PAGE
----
Huawei’s Harmony OS – why it has a better chance of taking off than Windows Mobile and Samsung Tizen
The duopoly of Apple iOS and Google Android is well know and it would almost be a surprise if the mobile phone in your hand right now wasn’t powered by one of these two operating systems.
The Windows Mobile OS was late to the party in every way and struggled to gain critical mass and developer support to ensure its survival.
The recent trade-war between the US and China has sparked Huawei to surface its own operating system “Harmony OS” as a contingency plan, in case it loses its access to the Google Android OS altogether through the trade ban.
Harmony OS is a proprietary operating system developed by Huawei as an important part of its strategy to reduce reliance on external firms; maturing its ability from chips to software.
The main failure point for Microsoft in its Mobile Operating System and Samsung’s own Tizen Operating System is its inability to capitalise on the already saturated duopoly market. Both Apple iOS and Google Android are American products, squeezing other mainstream operating systems without a drastic point of difference into the market is an uphill task.
In contrary, the Harmony OS is a Chinese product. As we have seen with Amazon -> Alibaba, Facebook -> WeChat, Youtube -> Youku, Google -> Baidu, each has been successful in its domestic market due to the large population and audience of China.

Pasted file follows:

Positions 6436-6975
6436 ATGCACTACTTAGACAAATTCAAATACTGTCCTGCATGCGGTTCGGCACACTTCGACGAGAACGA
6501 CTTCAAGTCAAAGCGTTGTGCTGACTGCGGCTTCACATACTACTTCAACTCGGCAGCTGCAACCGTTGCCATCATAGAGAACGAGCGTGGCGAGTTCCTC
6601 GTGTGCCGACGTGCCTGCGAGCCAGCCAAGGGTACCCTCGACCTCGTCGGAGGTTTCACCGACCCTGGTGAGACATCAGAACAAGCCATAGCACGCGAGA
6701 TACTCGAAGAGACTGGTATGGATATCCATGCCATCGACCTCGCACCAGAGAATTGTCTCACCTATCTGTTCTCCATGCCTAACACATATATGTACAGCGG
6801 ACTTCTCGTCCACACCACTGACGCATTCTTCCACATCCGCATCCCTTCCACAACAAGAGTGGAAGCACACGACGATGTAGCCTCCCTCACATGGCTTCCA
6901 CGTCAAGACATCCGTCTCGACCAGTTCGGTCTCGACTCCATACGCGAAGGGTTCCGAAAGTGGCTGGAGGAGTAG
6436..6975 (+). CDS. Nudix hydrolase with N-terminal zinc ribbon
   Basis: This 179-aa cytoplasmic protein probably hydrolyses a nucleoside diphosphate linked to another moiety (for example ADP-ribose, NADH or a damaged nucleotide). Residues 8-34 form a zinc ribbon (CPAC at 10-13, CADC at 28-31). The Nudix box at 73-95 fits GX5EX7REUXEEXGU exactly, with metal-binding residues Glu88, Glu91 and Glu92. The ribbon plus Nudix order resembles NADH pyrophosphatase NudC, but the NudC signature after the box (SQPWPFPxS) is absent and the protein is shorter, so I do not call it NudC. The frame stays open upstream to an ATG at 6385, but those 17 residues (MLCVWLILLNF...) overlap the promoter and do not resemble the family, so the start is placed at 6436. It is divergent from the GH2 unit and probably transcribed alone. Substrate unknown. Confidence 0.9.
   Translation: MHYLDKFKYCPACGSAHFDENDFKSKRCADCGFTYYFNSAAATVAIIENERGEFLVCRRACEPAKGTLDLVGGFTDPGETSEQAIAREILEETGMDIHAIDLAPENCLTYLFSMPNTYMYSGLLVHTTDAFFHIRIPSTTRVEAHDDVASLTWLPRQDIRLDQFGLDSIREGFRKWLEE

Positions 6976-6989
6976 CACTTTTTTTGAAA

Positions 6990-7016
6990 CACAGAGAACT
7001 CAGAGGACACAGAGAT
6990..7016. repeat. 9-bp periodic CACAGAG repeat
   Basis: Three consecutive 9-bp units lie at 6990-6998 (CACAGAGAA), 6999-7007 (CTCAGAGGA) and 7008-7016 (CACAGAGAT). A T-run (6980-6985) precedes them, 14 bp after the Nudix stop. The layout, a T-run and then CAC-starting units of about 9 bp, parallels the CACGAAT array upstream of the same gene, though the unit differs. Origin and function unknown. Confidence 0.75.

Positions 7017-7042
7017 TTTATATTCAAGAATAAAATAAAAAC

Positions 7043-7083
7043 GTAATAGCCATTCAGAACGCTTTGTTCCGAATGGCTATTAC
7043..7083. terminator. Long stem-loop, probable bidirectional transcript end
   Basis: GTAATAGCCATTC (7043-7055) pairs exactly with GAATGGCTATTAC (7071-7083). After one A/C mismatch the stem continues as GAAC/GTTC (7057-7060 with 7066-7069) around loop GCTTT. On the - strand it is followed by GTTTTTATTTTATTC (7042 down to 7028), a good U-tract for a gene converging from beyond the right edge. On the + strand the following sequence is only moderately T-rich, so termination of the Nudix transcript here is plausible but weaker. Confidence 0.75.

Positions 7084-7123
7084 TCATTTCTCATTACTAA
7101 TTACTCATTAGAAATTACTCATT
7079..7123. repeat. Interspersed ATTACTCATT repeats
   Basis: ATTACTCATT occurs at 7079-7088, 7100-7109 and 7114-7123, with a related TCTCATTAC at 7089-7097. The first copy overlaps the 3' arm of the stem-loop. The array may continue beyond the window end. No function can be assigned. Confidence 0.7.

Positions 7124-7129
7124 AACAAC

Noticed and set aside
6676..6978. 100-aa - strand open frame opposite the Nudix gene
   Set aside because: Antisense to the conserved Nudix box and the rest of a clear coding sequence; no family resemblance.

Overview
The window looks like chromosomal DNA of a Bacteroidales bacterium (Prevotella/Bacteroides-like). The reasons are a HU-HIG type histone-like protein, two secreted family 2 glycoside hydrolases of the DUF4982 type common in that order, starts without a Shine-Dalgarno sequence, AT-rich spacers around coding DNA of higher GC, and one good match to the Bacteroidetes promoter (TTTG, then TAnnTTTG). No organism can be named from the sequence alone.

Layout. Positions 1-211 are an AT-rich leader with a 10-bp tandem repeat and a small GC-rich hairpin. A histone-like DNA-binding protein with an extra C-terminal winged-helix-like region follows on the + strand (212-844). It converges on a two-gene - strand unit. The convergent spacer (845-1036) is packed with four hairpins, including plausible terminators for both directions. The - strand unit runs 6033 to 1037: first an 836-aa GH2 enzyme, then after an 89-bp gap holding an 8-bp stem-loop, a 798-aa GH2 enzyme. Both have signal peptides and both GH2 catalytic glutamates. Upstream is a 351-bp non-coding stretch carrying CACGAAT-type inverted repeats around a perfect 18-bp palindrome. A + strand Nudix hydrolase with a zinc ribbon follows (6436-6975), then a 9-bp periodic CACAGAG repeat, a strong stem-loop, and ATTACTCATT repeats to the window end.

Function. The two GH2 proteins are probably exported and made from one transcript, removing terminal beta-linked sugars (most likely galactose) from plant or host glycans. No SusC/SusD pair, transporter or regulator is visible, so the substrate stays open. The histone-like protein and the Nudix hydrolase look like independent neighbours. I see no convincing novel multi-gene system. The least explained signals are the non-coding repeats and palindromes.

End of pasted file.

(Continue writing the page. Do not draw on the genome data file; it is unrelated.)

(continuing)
The Developers Matter
In order to achieve growth in an OS ecosystem, enough developers must develop their applications inside the platform. If not enough apps are on the platform, the users will be reluctant to “invest” into the platform.
There are close to one million developers already inside the Huawei’s product ecosystem. With Huawei already strategically rolling out Harmony OS support to its less critical hardware such as VR gadgets, speakers and wearable technology, the momentum is already starting to pick-up in the background.
In sync with Huawei’s plans to support developers in its ecosystem by slashing fees down to 10-15%, half of its rivals Android / iOS at 30%; together with its claimed ability to develop an app once and flexibility deploy to different devices, there is not shortage in incentives for developers to support Harmony OS.
The Importance of Domestic Market for Harmony OS
As Harmony OS is the first of its kind in China, it has a gigantic opportunity ahead. A market of 1.3 billion people is not something to be sneezed at, and that is just its domestic market. The biggest difference between Harmony OS and its rivals is that in order to succeed, it really only needs to focus on serving the domestic market to capturing enough developers and users to sustain its ecosystem.
Government influence and supporting local companies and its products will undoubtedly come into the equation. In a way the US-China trade-war is giving China no choice but to build and support its local ecosystem.
The mobile operating system space is set to change with the recent introduction of Harmony OS and Google’s Fuchsia. Let’s brace for change as we march into a confusing yet exciting time ahead.
Speaking of which, what is Apple up to?